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Furosemide for prevention of morbidity in indomethacin-treated infants with patent ductus arteriosus

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Authors

Brion LP, Campbell DE

Background - Methods - Results - Characteristics of Included Studies - References - Data Tables & Graphs


Dates

Date edited: 11/07/2007
Date of last substantive update: 09/04/2001
Date of last minor update: 23/04/2007
Date next stage expected 17/05/2009
Protocol first published:
Review first published: Issue 3, 2001

Contact reviewer

Luc P. Brion, M.D.

Professor of Pediatrics
Division of Neonatal-Perinatal Medicine
University of Texas Southwestern at Dallas
5323 Harry Hines Boulevard
Dallas
Texas USA
75390-9063
Telephone 1: 1 214 648 2060
Facsimile: 1 214 648 2481

E-mail: Luc.Brion@UTSouthwestern.edu

Contribution of reviewers

Internal sources of support

Div. of Neonatology, Albert Einstein College of Medicine and Montefiore Med Ctr, USA

External sources of support

Grant-in-Aid 9650445N, American Heart Association (LPB), USA

What's new

This review updates the existing review of "Furosemide for prevention of morbidity in indomethacin-treated infants with patent ductus arteriosus" published in The Cochrane Library, Issue 1, 2004 (Brion 2004).

For this update, a repeat literature search was conducted in April 2007. No new trials were identified. A synopsis was added to the review.

Dates

Date review re-formatted: 29/08/1999
Date new studies sought but none found: 23/04/2007
Date new studies found but not yet included/excluded: / /
Date new studies found and included/excluded: / /
Date reviewers' conclusions section amended: / /
Date comment/criticism added: / /
Date response to comment/criticisms added: / /

Synopsis

There is no strong evidence of benefit from routine use furosemide, a loop diuretic, in preterm babies receiving indomethacin for treatment of patent ductus arteriosus.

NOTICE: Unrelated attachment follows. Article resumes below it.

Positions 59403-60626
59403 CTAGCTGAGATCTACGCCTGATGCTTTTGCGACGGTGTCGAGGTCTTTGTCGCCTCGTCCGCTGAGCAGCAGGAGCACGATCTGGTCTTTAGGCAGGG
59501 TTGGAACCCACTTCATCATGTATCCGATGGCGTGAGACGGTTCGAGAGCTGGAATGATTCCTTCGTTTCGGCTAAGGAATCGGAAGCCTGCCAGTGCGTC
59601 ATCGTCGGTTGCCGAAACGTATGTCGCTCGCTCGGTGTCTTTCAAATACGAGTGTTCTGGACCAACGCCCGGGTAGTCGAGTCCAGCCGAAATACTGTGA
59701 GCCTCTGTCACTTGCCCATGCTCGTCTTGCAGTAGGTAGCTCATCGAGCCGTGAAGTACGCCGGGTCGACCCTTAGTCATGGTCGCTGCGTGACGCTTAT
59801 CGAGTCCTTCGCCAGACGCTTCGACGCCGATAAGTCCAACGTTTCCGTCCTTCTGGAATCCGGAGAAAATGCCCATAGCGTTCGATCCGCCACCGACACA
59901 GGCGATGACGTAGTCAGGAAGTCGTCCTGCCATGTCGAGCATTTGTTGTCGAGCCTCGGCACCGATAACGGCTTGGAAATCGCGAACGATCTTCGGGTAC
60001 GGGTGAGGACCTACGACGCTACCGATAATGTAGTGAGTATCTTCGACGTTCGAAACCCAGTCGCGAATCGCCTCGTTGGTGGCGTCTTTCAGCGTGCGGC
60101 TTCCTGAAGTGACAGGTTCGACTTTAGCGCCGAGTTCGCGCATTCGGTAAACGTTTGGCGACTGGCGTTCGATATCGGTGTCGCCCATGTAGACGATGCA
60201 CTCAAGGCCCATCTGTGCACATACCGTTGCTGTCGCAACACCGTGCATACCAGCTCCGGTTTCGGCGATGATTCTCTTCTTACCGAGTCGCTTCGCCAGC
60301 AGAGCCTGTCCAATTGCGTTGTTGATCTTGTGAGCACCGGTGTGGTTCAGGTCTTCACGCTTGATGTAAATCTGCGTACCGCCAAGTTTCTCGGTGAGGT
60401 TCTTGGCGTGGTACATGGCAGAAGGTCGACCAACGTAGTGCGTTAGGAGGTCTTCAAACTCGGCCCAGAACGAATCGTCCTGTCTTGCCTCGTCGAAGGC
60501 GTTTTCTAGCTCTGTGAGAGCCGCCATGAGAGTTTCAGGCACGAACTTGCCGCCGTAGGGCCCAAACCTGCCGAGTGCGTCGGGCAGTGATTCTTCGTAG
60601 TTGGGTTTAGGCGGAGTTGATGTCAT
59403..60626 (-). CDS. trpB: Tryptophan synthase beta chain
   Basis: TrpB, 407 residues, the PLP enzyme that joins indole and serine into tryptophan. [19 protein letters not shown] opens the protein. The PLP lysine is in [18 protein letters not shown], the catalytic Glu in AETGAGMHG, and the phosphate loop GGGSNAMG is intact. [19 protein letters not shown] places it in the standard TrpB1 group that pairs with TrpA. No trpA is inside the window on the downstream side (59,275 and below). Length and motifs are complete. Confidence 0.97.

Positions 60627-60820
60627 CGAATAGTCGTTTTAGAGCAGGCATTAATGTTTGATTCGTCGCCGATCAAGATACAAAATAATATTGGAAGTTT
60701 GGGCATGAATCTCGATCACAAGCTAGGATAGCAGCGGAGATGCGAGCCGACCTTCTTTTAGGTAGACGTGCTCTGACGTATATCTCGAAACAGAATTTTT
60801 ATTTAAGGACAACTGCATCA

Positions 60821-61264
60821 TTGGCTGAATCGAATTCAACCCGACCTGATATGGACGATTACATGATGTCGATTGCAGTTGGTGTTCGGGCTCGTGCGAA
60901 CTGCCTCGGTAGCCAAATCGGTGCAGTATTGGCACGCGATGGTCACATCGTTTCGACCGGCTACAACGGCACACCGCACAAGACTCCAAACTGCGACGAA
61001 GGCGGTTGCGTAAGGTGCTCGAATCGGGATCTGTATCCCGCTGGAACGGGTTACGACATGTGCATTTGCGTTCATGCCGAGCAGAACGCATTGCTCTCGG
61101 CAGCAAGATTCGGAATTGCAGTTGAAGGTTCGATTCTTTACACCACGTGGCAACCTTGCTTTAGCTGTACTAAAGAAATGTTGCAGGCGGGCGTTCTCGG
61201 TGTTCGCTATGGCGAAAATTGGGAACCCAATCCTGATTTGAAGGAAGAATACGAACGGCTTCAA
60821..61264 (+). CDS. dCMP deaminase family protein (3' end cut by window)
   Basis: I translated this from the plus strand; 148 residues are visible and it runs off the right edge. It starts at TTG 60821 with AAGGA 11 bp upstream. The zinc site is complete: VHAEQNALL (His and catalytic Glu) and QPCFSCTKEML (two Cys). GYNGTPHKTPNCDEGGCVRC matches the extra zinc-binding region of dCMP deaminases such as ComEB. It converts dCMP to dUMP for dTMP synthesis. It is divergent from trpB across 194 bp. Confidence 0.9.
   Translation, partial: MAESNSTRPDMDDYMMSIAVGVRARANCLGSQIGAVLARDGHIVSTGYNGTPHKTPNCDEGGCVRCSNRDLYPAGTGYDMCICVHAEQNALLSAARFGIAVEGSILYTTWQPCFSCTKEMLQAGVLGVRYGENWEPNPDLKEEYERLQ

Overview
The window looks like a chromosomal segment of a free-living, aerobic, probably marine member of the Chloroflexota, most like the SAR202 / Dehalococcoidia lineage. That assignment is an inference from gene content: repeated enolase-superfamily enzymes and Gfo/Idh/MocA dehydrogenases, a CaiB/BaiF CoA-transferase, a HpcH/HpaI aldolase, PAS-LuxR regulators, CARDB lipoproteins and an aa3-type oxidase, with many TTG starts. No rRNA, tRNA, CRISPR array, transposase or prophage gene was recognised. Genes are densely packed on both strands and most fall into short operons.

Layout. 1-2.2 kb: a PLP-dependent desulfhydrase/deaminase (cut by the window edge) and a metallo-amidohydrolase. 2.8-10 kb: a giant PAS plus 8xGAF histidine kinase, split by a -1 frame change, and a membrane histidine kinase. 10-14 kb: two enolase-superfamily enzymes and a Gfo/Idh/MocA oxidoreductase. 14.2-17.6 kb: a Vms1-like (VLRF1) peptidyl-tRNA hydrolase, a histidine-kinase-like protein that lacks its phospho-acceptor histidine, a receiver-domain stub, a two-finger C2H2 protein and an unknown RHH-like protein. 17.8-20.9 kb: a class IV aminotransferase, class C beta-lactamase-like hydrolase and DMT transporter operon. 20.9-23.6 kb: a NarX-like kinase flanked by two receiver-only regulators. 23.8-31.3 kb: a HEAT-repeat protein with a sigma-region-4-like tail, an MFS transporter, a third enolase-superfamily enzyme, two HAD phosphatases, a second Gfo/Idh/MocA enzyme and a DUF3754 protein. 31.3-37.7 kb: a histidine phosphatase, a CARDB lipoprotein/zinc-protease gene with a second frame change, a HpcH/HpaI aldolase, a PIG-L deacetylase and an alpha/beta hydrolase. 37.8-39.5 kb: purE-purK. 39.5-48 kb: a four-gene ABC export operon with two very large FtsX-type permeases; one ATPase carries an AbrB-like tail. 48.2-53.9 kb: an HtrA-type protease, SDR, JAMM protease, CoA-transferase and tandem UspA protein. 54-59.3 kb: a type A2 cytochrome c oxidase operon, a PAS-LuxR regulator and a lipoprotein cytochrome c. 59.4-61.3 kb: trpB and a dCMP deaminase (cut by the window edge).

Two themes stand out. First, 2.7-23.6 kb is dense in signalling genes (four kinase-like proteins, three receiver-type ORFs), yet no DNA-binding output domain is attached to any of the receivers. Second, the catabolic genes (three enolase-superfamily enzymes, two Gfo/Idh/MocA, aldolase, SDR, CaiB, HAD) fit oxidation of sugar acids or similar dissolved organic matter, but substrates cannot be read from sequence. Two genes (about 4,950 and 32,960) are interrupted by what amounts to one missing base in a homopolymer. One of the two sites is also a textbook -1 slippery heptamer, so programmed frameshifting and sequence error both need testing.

A blood vessel (ductus arteriosus), which is required for blood circulation for the fetus in the womb, closes soon after birth in babies born around the expected date of delivery (term infants). Babies born early (preterm) may develop symptoms if they do not close that blood vessel after birth. Preterm infants who have symptoms due to the ductus arteriosus may receive therapy (indomethacin) for closing that vessel. Indomethacin may decrease kidney function and the amount of urine. Furosemide, a medication which reduces body water (diuretic), might help limit the effects of indomethacin on the kidney. This review analyzed the effects of furosemide on preterm babies receiving indomethacin to close the ductus arteriosus. The review of trials found not enough evidence to recommend routine use of furosemide in preterm infants who receive indomethacin for closing a ductus arteriosus.

Abstract

Background

Inhibition of prostaglandin synthesis mediates closure of the ductus arteriosus and renal side effects after indomethacin administration. Because furosemide increases prostaglandin production, it could potentially help prevent indomethacin-related toxicity, but also decrease ductal response to indomethacin.

Objectives

The primary objectives of this review were to assess (1) whether furosemide affects the incidence of failure of ductal closure after indomethacin and that of indomethacin-related toxicity and (2) the effect of furosemide on mid-term and long-term outcome. The secondary objective was to determine whether the effect of furosemide on renal function and water balance depends on prior extracellular volume (assessed by blood urea nitrogen [BUN]/creatinine ratio).

Search strategy

Electronic databases (MEDLINE, EMBASE and the Cochrane Central Register of Controlled Trials (CENTRAL, The Cochrane Library) and selected abstract books, without language restriction were searched. For the latest update, database searches were done on April 1, 2007 and Issue 1, 2007 of The Cochrane Library.

Selection criteria

Studies with (1) random allocation to either indomethacin alone or indomethacin and furosemide and (2) analysis of either short-term risk-benefit ratio of furosemide, mid- or long-term outcome, or the relationship between extracellular volume at study entry and changes in renal function were selected.